All Pandas read_html() you should know for scraping data from HTML tables

Some Pandas read_html() tricks to help you get started with web scraping

Web scraping is the process of collecting and parsing data from the web. The Python community has come up with some pretty powerful web scrapping tools. Among them, Pandas `read_html()` is a quick and convenient way for scraping data from HTML tables.

In this article, you’ll learn Pandas `read_html()` to deal with the following common problems and should help you get started with web scraping.

1. Reading tables from a URL
2. Reading tables from a file
3. Parsing date columns with `parse_dates`
4. Explicitly typecast with `converters`
5. MultiIndex, header, and index column
6. Matching a table with `match`
7. Filtering tables with…

All the Pandas shift() you should know for data analysis

Some Pandas tricks to help you get started with data analysis

Suppose you encountered a situation where you need to push all rows in a DataFrame or require to use the previous row in a DataFrame. Maybe you want to calculate the difference in consecutive rows, Pandas `shift()` would be an ideal way to achieve these objectives.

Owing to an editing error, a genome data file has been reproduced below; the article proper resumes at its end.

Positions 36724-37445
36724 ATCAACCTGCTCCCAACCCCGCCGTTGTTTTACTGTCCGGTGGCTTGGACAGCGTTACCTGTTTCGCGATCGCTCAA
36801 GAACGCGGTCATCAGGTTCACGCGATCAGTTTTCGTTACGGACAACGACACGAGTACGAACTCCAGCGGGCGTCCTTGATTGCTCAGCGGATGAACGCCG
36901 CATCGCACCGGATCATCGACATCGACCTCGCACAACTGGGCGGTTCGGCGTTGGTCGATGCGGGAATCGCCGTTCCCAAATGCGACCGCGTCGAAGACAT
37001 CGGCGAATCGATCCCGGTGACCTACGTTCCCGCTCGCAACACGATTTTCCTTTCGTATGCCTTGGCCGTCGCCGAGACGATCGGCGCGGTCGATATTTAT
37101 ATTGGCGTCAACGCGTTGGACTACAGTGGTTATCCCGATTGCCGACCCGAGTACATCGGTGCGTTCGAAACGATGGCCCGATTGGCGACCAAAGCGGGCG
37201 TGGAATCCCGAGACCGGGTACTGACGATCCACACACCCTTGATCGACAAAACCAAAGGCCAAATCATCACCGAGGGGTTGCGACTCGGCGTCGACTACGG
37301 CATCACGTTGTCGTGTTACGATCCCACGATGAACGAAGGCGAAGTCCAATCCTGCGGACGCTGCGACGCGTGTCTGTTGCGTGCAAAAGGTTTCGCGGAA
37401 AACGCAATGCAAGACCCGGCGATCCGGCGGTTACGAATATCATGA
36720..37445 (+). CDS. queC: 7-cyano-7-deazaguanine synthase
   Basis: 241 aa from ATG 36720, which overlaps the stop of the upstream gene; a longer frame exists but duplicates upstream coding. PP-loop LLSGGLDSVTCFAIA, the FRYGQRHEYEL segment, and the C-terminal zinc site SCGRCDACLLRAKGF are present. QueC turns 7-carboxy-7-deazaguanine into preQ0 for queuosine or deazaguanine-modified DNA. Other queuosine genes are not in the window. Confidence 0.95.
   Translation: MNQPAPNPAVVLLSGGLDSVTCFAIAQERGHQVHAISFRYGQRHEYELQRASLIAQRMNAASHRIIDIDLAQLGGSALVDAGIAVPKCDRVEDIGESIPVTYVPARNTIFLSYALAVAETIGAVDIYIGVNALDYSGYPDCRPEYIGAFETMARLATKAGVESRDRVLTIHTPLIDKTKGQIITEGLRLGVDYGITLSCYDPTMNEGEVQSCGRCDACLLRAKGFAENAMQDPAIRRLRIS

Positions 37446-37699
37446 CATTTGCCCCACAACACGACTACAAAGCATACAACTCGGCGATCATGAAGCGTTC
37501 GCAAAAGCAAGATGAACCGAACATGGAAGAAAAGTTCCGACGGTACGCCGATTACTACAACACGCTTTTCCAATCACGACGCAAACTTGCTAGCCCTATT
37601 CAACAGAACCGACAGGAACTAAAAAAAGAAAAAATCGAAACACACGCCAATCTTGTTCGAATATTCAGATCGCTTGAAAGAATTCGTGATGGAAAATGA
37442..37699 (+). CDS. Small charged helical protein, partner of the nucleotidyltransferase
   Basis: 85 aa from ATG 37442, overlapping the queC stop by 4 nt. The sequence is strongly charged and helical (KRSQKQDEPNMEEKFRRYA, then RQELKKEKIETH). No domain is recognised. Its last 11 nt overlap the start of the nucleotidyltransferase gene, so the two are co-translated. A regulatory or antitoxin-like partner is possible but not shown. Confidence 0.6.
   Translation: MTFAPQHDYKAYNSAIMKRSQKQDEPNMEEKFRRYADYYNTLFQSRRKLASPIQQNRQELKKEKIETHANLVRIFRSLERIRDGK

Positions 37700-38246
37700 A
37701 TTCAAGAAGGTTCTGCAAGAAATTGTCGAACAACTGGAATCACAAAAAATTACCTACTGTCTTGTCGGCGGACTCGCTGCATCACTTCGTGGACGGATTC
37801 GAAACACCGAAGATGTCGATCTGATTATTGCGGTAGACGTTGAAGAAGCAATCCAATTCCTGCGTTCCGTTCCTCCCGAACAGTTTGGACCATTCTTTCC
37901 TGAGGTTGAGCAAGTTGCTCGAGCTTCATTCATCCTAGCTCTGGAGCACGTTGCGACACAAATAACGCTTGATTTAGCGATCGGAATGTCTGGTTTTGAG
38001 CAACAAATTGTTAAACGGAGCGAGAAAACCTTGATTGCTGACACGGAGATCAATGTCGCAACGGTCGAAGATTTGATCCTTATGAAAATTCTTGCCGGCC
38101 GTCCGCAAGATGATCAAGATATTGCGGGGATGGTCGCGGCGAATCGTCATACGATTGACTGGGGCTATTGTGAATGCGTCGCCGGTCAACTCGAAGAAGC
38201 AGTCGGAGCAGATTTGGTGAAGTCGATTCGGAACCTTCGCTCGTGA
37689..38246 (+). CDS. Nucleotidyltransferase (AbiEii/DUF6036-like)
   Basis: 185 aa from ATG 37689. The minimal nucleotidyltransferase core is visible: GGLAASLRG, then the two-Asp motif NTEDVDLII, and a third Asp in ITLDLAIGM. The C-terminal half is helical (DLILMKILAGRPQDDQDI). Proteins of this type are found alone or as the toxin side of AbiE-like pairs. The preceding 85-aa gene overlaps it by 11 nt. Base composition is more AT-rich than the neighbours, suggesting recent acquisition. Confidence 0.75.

In this article, we’ll be going through some examples of manipulating data using Pandas `shift()` function. We will focus on practical problems and should help you get started with data analysis.

1. Shifting time-series data with `freq`
2. A practical example: calculating the difference in consecutive rows
3. A practical example: calculating the 7 days difference for time-series…

All the Pandas merge() you should know for combining datasets

Some of the most useful Pandas tricks you should know

Pandas provides various built-in functions for easily combining datasets. Among them, `merge()` is a high-performance in-memory operation very similar to relational databases like SQL. You can use `merge()` any time when you want to do database-like join operations.

In this article, we’ll be going through some examples of combining datasets using Pandas `merge()` function. We will cover the following common usages and should help you get started with data combinations.